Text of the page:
Week In News: Midterms With just three days left until the midterm elections, host Guy Raz speaks with James Fallows of The Atlantic about how past midterms have (at least temporarily) shaken up Washington and about some of the week's other top stories.

Week In News: Midterms

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(Soundbite of music)

GUY RAZ, host:

We're back with ALL THINGS CONSIDERED, from NPR News. I'm Guy Raz.

Mr. JON STEWART, (Host, "The Daily Show with Jon Stewart"): Hello, and are you ready to restore sanity?

(Soundbite of cheering)

RAZ: That's comedian Jon Stewart earlier today on the National Mall here in Washington, where thousands showed up for the Rally to Restore Sanity and/or Fear. In a moment, we'll hear from NPR's Andrea Seabrook, who was there.

But first, to James Fallows, national correspondent for The Atlantic, who joins me on this program most Saturdays. Jim, hi.

Mr. JAMES FALLOWS (National Correspondent, The Atlantic): Hello, Guy. Nice to talk to you.

RAZ: Jim, a lot of people turned out to restore sanity, so to speak; some to keep fear alive. Either way, the election on Tuesday is a big one, and it looks likely that Republicans will retake control over the House of Representatives.

Mr. FALLOWS: It certainly does. And while all the omen suggest that this is going to be another of the big midterm elections like the ones you've just discussed in the previous segment, I think some things - there a couple of significant things - these often had been the occasions for introducing a new cast of characters in the American political landscape.

In the 1974 election, when the Democrats made huge gains after Watergate in both the Senate and the House, that's when Jerry Brown first became governor of California...

RAZ: Right.

Mr. FALLOWS: ...the job he's running now for, again, 36 years later.

And Gary Hart first became a senator, then Pat Leahy, and a number of others. 1994, of course, propelled Newt Gingrich into the speakership. So we can expect to look at this new cast of people with interest.

Also, I think the marker that the Republicans - you know, most notably with Senator McConnell - have laid down, they're going to try their best to stop President Obama's initiatives and his whole momentum these next two years. I think that may give the Democrats the chance to make a different kind of argument about governance than the one President Obama has made in his first two years.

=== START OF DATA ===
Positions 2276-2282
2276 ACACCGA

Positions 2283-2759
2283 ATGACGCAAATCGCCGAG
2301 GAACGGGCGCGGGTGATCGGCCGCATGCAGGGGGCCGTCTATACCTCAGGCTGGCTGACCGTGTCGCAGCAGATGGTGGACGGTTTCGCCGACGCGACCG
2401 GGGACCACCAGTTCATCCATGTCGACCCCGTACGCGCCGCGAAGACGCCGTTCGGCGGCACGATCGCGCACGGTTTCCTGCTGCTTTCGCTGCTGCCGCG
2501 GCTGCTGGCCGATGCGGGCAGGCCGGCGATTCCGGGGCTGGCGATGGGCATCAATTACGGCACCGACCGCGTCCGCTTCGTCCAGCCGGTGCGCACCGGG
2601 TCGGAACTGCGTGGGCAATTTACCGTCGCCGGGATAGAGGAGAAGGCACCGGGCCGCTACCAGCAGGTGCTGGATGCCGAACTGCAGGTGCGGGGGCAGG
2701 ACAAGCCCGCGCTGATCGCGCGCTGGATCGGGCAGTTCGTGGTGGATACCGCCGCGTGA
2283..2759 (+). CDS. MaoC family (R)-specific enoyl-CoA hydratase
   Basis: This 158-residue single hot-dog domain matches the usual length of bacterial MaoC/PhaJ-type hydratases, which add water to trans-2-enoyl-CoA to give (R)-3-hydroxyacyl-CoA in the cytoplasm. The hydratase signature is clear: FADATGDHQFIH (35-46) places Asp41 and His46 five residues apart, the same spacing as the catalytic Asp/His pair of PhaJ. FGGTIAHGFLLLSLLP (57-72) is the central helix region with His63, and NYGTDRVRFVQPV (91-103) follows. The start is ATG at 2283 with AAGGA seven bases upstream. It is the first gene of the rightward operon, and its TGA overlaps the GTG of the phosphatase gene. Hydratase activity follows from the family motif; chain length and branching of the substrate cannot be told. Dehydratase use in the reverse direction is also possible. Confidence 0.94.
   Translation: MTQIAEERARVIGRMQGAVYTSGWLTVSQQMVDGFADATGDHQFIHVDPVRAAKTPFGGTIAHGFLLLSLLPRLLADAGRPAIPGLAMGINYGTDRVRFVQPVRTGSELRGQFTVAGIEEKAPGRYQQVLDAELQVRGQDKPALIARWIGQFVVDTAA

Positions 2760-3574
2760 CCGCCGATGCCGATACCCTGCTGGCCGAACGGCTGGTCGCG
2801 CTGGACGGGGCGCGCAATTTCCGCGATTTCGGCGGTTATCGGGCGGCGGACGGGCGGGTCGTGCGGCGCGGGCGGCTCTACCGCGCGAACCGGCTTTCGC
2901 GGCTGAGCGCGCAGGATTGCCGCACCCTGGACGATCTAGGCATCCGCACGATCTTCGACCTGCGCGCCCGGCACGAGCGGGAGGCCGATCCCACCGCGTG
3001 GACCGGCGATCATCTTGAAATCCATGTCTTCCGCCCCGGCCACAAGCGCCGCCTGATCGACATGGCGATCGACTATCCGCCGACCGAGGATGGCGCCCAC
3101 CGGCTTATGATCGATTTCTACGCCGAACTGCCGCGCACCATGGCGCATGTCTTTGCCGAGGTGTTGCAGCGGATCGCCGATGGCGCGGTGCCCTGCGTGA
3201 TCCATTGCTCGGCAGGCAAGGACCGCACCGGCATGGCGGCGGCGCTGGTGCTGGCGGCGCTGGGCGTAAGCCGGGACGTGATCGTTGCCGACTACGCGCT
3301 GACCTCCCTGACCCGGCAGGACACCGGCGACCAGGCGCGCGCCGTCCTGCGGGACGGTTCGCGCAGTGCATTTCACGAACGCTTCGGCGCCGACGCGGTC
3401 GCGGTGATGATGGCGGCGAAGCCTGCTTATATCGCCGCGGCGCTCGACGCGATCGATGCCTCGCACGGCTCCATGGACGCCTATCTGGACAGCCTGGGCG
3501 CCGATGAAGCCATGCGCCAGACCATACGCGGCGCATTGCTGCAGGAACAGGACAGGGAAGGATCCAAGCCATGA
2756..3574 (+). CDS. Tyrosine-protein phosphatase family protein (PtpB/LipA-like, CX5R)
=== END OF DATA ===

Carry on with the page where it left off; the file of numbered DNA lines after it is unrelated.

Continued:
His plea on running for election was, of course, bringing America together. That was for the most of his first year, the argument he made for his health insurance plan, financial reforms. But he may be put in a different position if the Republicans are more frontally in a position to say no - you know, this far and no further.

RAZ: Jim, as you know, on this program, we've been canvassing economists across the country - asking them, you know, basic questions on how to resolve the joblessness crisis.

Tomorrow on the program, we'll have the 2010 Nobel Economics Laureate, Peter Diamond. The consensus is, there has to be some type of additional stimulus. Virtually, all of them are saying this. Yet, there doesn't seem to be any political will to do this. How do you explain the disconnect between what the economists are saying, and what is happening on Capitol Hill?

Mr. FALLOWS: It is remarkable, as you say. And the only hypothesis I have is there may be a confusion in the public - and perhaps a willful confusion of politics - between the two similar-sounding but very different concepts of deficits in the long run, and deficit spending in the short term.

You can argue that deficits in the long run, in the sense of a society's obligations matched with the resources it can draw on - that's certainly - is something that we need to discuss. And all developed countries do.

Deficit spending in the short term - there's essentially no disagreement whatsoever in the economic world that when there is a failure of demand, as there has been for the last two years, that's when governments need to open the spigots - as they have been doing in China and much of the rest of the world.

So that's - I look on with wonder and disappointment with the way these things have run together.

RAZ: Finally, Jim, let's talk about that foiled bombing plot that came to light this week. We'll get the latest on that investigation in a moment but first, what do you make of the fact that it was foiled at all?

Mr. FALLOWS: Well, certainly, that is good news, you know, this one and the alleged Metro plot in Washington, D.C., over the past week, too.

RAZ: Right.

Mr. FALLOWS: And this is a sign - it seems in both of these cases - that some old-fashioned investigative techniques of tips and entrapments and all the rest, served - you know, thank goodness - to foil these two attempts before they got anywhere else.

And I think the longer-term issue is the way to have a sustainable approach to the threat of terrorism - which honestly, is never going to be eliminated altogether. And as long as the response - that is, things like military occupation and military invasions, that's something you can't, by definition, sustain forever. You can't occupy every country where these people might operate. So I think the next step of the debate may be, how can we in the long run sustain a damage-minimization strategy for these kinds of attempts?

RAZ: That's James Fallows. He's national correspondent for The Atlantic. You can read his blog at jamesfallows.theatlantic.com.

Jim, thank you so much.

Mr. FALLOWS: Thank you, Guy.

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